Synopses & Reviews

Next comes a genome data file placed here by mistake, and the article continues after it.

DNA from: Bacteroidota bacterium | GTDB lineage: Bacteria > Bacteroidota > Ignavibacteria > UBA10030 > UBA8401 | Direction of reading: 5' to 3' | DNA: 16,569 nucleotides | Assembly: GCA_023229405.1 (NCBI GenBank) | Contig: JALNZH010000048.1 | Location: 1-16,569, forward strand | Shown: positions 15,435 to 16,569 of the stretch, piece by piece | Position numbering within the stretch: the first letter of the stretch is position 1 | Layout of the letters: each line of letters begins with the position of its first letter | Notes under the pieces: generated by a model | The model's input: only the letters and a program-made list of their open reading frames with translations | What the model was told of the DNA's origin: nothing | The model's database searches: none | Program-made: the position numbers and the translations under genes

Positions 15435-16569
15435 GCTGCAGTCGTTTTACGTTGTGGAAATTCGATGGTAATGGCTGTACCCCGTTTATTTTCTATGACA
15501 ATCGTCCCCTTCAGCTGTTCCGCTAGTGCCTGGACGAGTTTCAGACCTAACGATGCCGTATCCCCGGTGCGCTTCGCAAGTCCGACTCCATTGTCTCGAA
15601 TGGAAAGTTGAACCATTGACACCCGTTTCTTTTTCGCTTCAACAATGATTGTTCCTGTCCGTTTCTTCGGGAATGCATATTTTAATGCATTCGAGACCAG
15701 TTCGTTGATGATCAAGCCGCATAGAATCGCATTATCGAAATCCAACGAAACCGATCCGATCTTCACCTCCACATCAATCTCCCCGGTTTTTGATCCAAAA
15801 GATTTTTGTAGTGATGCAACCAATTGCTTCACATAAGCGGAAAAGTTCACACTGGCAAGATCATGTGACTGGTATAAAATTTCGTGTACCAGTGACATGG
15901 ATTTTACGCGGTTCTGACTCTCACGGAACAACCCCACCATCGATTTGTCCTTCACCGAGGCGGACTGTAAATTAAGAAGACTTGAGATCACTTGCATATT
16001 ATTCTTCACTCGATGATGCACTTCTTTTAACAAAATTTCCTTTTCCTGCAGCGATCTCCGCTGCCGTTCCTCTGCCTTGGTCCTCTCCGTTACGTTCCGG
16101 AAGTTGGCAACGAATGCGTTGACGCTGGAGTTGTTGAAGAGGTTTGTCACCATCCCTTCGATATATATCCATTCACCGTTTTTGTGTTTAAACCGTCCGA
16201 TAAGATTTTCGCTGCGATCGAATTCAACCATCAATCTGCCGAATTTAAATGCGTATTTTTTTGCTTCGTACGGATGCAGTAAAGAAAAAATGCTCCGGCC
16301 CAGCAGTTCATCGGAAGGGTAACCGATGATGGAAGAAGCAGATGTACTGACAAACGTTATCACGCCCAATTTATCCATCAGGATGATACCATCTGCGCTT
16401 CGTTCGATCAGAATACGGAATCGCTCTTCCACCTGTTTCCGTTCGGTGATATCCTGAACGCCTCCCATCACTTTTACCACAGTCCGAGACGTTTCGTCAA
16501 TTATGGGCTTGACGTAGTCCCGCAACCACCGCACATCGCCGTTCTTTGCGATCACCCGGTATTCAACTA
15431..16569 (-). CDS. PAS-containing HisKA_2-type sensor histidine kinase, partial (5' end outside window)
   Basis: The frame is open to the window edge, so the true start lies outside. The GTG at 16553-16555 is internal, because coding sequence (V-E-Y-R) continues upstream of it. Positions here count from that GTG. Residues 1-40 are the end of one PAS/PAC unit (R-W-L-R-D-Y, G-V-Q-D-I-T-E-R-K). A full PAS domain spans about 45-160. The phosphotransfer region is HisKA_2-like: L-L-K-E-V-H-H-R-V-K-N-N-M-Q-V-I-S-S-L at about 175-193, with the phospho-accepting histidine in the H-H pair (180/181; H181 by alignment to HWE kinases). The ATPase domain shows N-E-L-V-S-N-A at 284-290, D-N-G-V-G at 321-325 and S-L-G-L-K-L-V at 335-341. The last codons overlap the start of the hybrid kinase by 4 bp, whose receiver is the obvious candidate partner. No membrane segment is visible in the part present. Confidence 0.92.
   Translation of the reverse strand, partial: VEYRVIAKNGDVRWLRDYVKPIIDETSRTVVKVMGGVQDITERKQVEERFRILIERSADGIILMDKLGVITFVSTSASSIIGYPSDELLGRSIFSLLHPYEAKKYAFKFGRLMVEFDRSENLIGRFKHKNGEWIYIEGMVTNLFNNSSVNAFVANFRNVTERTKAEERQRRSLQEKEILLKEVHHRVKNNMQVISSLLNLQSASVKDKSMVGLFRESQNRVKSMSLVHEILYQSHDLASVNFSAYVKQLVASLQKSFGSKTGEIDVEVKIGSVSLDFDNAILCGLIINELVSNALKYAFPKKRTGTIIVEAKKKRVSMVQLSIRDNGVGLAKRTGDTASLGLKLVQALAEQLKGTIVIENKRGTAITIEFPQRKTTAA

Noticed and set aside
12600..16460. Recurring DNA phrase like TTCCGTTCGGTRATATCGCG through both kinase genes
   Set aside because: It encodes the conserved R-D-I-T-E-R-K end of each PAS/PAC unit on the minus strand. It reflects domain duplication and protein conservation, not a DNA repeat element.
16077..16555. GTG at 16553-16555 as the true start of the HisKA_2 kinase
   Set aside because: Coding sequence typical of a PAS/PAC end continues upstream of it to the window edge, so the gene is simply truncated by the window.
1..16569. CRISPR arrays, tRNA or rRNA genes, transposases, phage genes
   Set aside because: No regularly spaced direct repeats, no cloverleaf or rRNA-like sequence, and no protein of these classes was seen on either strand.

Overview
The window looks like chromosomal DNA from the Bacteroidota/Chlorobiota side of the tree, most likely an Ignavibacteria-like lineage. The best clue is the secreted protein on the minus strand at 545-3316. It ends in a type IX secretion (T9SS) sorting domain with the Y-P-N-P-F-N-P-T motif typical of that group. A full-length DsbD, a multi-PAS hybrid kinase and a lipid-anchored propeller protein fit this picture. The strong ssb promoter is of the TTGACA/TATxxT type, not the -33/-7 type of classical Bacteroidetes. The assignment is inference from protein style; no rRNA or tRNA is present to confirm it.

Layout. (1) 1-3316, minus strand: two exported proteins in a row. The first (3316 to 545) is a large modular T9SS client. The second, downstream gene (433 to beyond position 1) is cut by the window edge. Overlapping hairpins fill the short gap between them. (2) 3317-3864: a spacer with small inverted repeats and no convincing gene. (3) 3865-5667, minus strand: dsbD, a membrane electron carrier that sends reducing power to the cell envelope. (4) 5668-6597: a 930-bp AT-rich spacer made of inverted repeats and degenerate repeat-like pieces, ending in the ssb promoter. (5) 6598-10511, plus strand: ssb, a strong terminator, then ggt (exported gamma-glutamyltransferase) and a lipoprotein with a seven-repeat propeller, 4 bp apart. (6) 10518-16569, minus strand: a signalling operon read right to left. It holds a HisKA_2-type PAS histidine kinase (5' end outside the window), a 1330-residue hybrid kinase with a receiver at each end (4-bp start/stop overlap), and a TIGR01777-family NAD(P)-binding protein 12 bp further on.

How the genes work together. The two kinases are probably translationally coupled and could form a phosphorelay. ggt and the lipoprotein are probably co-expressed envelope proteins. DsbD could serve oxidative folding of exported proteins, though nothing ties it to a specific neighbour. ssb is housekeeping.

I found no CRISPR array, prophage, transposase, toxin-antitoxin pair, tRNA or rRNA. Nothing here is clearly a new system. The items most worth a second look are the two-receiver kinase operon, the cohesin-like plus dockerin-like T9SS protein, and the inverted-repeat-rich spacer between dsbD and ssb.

A hundred years ago, companies stopped producing their own power with steam engines and generators and plugged into the newly built electric grid. The cheap power pumped out by electric utilities not only changed how businesses operated but also brought the modern world into existence. Today a similar revolution is under way. Companies are dismantling their private computer systems and tapping into rich services delivered over the Internet. This time it"s computing that"s turning into a utility. The shift is already remaking the computer industry, bringing new competitors like Google to the fore and threatening traditional stalwarts like Microsoft and Dell. But the effects will reach much further. Cheap computing will ultimately change society as profoundly as cheap electricity did. In this lucid and compelling book, Nicholas Carr weaves together history, economics, and technology to explain why computing is changing'"and what it means for all of us.